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CALIFORNIA | LOCAL
June 17, 1997 | CLAIRE VITUCCI
Ann was just 14 when she wound up at Northpoint School in September. She had spent time in a psychiatric hospital after cutting herself and starting fires, one of which was at her high school. But eight months later, with the help of Northpoint's learning lab, Ann (not her real name) is now a budding poet who may have some of her work published along with that of her classmates. Students will receive awards for their poetry June 25 at the school's year-end performance.
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CALIFORNIA | LOCAL
February 13, 2014 | By Abby Sewell
The former executive director of a foundation set up to help needy students at Los Angeles Trade-Technical College was arrested Thursday on suspicion of embezzlement and public corruption. Jiah Rhea Chung, 43, was arrested by investigators with the Los Angeles County district attorney's office and is suspected of embezzling nearly $140,000 while she served as the foundation's director between 2009 and 2011, authorities said. The Times reported on issues surrounding Chung's pay and benefits in early 2012.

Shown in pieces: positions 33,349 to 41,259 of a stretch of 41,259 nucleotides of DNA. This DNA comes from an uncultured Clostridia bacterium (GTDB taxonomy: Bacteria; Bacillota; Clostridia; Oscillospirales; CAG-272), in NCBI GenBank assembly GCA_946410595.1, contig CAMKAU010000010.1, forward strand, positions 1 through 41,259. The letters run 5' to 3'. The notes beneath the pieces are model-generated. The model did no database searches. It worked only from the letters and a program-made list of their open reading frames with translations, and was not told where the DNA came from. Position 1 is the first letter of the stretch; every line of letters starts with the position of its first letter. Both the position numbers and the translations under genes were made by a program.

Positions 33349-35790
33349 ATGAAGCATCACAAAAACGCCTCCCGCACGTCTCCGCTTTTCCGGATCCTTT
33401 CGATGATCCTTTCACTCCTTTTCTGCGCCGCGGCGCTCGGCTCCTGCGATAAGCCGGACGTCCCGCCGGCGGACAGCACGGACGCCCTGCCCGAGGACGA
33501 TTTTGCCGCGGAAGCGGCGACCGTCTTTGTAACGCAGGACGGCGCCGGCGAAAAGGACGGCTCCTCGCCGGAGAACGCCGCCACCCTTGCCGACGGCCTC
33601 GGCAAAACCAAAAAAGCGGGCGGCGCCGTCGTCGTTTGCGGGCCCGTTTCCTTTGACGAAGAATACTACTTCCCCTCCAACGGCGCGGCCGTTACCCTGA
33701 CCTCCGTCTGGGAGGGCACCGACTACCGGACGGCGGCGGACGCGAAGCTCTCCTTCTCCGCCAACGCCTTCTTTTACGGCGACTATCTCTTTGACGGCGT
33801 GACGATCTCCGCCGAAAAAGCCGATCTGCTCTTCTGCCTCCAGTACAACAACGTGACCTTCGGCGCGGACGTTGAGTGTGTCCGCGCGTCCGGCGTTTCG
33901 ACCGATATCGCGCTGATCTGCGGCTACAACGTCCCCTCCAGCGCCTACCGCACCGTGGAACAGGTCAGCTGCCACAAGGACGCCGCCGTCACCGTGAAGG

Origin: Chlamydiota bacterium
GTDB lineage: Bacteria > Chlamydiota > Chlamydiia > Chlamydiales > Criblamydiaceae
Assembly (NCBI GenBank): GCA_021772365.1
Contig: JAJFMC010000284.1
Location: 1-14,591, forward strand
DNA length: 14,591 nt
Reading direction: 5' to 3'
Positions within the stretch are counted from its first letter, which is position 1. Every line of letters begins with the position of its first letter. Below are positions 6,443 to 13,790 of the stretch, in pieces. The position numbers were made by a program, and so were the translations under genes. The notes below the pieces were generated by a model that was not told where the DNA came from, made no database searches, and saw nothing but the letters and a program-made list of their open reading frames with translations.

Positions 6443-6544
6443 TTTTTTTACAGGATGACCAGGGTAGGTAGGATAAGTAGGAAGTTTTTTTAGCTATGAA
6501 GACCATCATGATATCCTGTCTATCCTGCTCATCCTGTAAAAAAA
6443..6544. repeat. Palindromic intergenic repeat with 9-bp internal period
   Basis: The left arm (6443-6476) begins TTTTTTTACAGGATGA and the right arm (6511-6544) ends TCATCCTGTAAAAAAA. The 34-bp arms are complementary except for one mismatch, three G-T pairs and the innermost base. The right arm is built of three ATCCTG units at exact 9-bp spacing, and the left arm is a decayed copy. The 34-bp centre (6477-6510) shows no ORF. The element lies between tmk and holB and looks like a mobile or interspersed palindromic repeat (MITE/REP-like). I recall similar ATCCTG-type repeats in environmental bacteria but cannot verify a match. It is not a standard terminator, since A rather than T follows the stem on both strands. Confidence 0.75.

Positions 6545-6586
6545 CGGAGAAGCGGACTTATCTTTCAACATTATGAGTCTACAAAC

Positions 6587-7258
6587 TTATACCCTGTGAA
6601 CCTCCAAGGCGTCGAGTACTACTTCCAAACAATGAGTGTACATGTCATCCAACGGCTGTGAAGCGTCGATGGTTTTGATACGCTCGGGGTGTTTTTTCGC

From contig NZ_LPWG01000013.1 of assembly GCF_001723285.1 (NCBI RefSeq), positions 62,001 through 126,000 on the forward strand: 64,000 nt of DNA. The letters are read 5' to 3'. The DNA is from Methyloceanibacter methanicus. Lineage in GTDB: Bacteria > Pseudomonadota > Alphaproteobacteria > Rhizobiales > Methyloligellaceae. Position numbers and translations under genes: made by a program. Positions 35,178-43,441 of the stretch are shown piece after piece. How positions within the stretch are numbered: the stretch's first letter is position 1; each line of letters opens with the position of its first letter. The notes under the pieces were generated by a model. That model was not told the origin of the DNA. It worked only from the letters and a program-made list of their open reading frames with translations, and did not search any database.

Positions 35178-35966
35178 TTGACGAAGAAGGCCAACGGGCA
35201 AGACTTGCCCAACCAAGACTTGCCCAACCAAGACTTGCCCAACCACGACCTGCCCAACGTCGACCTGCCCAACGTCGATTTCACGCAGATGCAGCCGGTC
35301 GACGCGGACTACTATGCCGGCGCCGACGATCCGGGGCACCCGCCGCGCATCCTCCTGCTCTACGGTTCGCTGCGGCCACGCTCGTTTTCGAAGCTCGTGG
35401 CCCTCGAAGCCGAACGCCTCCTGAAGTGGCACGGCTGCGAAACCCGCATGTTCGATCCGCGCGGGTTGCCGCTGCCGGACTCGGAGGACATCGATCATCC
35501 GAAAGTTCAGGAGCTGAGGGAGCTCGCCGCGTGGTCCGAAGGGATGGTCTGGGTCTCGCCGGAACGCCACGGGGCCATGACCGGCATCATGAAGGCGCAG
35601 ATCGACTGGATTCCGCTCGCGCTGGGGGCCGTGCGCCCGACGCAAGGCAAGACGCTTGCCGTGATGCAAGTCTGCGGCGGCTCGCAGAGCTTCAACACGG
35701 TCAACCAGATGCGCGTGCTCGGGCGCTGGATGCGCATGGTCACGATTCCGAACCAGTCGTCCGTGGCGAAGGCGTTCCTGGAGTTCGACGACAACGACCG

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CALIFORNIA | LOCAL
July 30, 1988 | GUY MAXTONE-GRAHAM, Times Staff Writer
Michael Holloway says his first summer job is tough but rewarding. For the last three weeks, the 14-year-old from East Los Angeles has been working with friends cleaning up sites around the city: picking up trash, planting trees and painting over graffiti. The work, paid for by the city's new "Clean and Green" youth employment program, is designed to make Los Angeles more beautiful and--just as importantly--to give students at city schools pride in a job well done. Michael says it's working.
ENTERTAINMENT
September 12, 2013 | By Robert Lloyd, Los Angeles Times Television Critic
Scott Hamilton Kennedy's excellent scrapbook documentary "Fame High," which premieres Thursday on Showtime (after a brief theatrical release), spends a year at LACHSA, the Los Angeles County High School for the Arts, a by-audition public institution located on the grounds of Cal State L.A. Quite possibly you were unaware of its existence until just a moment ago. The title, of course, recalls the movie "Fame" and the TV show fashioned from it...
CALIFORNIA | LOCAL
April 10, 1992 | BOB POOL, TIMES STAFF WRITER
Kids were jumping. Dialogue was flying. Images were flashing. Excitement was pulsating. A scene from MTV? Nope. Those in the animated schoolyard crowd at the edge of downtown Los Angeles were merely explaining how 50 youngsters teamed to win a shoe store chain's music video contest last week. The 32nd Street USC Magnet School's three-minute video beat 26 other entries produced by students at Los Angeles-area junior high schools.